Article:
Wednesday, September 25, 2013

final trip up to the hi uintas & bison burgers

we made one final trip up to the hi uintas this season. we hit a few new lakes and caught some good fish. it was a long, tiring hike, and it rained on us, but we had a good time.

 some views of the boulder fields we climbed through. 

 it was very expansive.

 can you imagine: we didn't see any pikas!

 b checking the gps. thankfully, we were able to get down from the boulder field and hike on more level ground.

 the dead elk we fished by, and i almost wiped my fishy hands on. we could smell something, but it wasn't until i almost wiped my hands on the elk's decaying body that we figured things out.

 a fine fish i caught. beautiful too.

 having a good time.

we saw a lot of beaver dams on the hike back to the car.

 the water we saw gushing out of provo canyon. there is never water coming out the canyon wall here. while we were in the mountains, provo got a huge rainstorm--with tons of water in a short period of time. there was flooding in town, and this coming out of the mountain wall.

and here are the pics of our bison burgers. we had wanted to eat some bison in the tetons, but we didn't have time. so i got some meat at our local grocers, and b cooked them up for us. they were good.
 i had the kids dress in their favorite western wear. s has a bandana and shawl.

 b trying to look tuff.

 w has a kachina bolo tie (that, ironically, we found in maui) and his hat. 

the best labor day weekend ever!

To celebrate labor day weekend, we decided to head over to flaming gorge—a part of UT we had never been to before. We left on Saturday morning and drove to vernal (which, btw, we had never been to before). We conveniently got there in time to hit the DI right as it opened, which was fun.

Then we headed over to a place called the McConkie Ranch and went on a couple short hikes around the place to see pictographs and petroglyphs. There were a ton of them, which was really exciting. But, sadly, a lot of them were drawn on or over. It was frustrating sometimes because it was hard to tell which images were authentic and which ones weren’t. Despite this, though, there were a lot of images that you could tell were genuine pictographs and/or petroglyphs. These were some of our favorites. 

Once we finished at the ranch, we moved on to Flaming Gorge. We got there, taking the left side of the gorge. We got a camp site, and then crossed the dam and went down to the Green River. We tried our hand at fishing but had zero luck. We were rewarded with the beauty of the river, and W caught 5 lizards, which he was very proud of!

 w, so happy with his lizard.

 the green river. very nice.

 s playing on her own.

 more lizards!


 it's biting w.

 a pic that w took of us. just slightly tilted.

We went back to our camp site and discovered upon trying to set up the tent that I had accidentally brought our 2-person tent rather than our family-size tent. After a lot of thought about how to deal with this, W offered to sleep outside on his own (to fulfill a scout requirement), and I said that B, S, and I could all fit in the small tent together. It was a tight fit in the tent, but we made it. And W successfully made it through the night on his own sleeping in just his sleeping bag (on top of a big plastic bag) underneath some pine trees. It worked out really well.

 a beautiful sunset at flaming gorge.

 w's sleeping arrangement.

 he's very bundled up. this is how he sleeps in a tent though too. he always gets hunkered down in his bag.

 s playing at the campsite.

On Sunday morning, we got up and packed our things. We drove to McKinnon, WY to go to church there. There were closer places, but I thought it would be neat to make it to WY. And it was neat. McKinnon is a very small, rural town, but the ward was wonderful. They were very welcoming and warm. We were going to just go for the first hour, but we liked the people so much we stayed for all three hours. The building was old and reminded me of the meetinghouse I went to as a little kid. The primary room was up some stairs in kind-of an attic area, and there was a downstairs area too. W and S were two of eight kids in primary that day. It was a cool experience for them to see what things are like outside of the big wards we’re used to. We even met a woman and man who served a mission in Papua New Guinea.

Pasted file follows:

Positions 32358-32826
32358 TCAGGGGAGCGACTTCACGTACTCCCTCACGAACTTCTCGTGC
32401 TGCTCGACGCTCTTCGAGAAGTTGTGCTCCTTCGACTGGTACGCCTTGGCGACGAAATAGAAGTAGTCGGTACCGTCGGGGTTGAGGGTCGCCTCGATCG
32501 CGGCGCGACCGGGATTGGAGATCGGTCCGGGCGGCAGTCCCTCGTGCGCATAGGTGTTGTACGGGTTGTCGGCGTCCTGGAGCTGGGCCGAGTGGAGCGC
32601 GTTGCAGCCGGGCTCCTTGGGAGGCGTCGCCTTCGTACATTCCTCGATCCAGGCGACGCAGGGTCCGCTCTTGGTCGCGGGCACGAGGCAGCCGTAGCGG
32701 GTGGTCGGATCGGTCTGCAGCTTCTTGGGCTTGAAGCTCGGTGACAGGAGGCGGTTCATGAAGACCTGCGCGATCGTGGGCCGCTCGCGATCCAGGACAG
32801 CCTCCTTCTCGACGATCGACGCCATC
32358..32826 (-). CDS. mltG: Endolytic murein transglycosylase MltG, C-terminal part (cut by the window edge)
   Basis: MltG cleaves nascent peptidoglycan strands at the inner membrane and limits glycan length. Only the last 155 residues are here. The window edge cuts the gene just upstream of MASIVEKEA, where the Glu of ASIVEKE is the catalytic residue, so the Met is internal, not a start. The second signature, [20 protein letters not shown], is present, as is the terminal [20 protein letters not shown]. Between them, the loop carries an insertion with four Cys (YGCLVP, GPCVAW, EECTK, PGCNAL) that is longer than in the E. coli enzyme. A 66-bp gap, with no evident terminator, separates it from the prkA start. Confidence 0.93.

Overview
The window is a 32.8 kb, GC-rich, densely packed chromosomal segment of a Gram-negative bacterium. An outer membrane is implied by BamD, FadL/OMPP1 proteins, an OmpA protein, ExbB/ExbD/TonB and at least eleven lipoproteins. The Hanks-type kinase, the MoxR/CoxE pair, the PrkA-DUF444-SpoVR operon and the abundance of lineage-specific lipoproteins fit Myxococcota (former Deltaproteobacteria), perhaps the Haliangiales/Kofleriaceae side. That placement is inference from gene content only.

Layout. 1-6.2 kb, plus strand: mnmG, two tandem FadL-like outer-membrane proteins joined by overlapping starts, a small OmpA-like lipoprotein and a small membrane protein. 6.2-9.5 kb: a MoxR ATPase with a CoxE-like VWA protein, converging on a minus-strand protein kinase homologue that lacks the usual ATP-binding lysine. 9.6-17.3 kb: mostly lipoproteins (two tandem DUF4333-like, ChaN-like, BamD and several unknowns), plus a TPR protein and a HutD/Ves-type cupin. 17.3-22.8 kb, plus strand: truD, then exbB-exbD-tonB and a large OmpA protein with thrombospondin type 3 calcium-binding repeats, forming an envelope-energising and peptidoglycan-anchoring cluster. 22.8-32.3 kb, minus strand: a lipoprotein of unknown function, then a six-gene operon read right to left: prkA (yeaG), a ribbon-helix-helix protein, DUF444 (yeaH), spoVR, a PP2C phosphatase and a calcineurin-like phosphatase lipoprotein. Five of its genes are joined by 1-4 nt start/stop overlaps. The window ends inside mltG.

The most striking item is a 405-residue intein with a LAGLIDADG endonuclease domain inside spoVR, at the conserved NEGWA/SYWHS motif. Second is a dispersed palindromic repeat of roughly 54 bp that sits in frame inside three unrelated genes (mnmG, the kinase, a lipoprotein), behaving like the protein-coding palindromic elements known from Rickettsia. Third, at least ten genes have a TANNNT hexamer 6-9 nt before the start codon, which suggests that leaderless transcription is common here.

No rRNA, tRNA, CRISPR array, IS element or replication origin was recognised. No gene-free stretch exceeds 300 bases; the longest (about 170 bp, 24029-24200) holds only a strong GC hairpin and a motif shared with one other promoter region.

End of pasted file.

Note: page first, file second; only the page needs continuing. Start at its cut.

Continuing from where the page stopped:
After church, Brian and I sat down to discuss what we should do next. We had originally planned on staying in the Flaming Gorge area during the entire weekend (including seeing Dinosaur National Monument), but we quickly realized that flaming gorge wasn’t for us. You need a boat or to float down the Green River to enjoy a place like that, and we weren’t going to be doing any of that. So we got out the atlas and looked at what was in the McKinnon area. There didn’t seem to be much right by McKinnon, but I did see Grant Teton NP about 4-5 hours north of where we were at. I threw out the idea, and B grabbed it. So we jumped in the car and headed up to the Tetons!

It felt exhilarating to be headed to such a cool place that we hadn’t been planning on. Oh boy oh man, oh man oh boy! The drive was lengthy—it really did take about 4.5 hours—but we saw tons of antelope. We saw well over 100, which is so many more than I had seen in the 32 years preceding that drive. We loved the Hoback River area, which was gorgeous. The river looked amazing.

Then we got into Jackson. We weren’t sure what kind of camping might be available in the Tetons—so we cruised through Jackson, but W and S got very excited when they saw all of the antlers in the town square. We soon made it into the park and had a wonderful view of those Tetons. They were beautiful. To our relief and delight, there were plenty of camp spots available. We made our way to a campground on the southern end of the park and got a spot near the river.
 the air was a bit atmospheric, but we could see those old craggy peaks. 

B heard about a heated pond area in the Tetons that had tropical fish in it (fish that people have put in it). He heard about it, and told me about it, about 11 years ago, which was the last time we had been to the Tetons. Ever since then he has wanted to go to that pond. We asked a ranger about it, and made it there Sunday night. The sun was going down over the Tetons, there was a single bison about 100 yards away from us, and we circumnavigated the pond to see the fish.

 a tadpole.

 can you see any fish?

 so exciting to see the bison near the pond.

 night two was another beautiful sunset.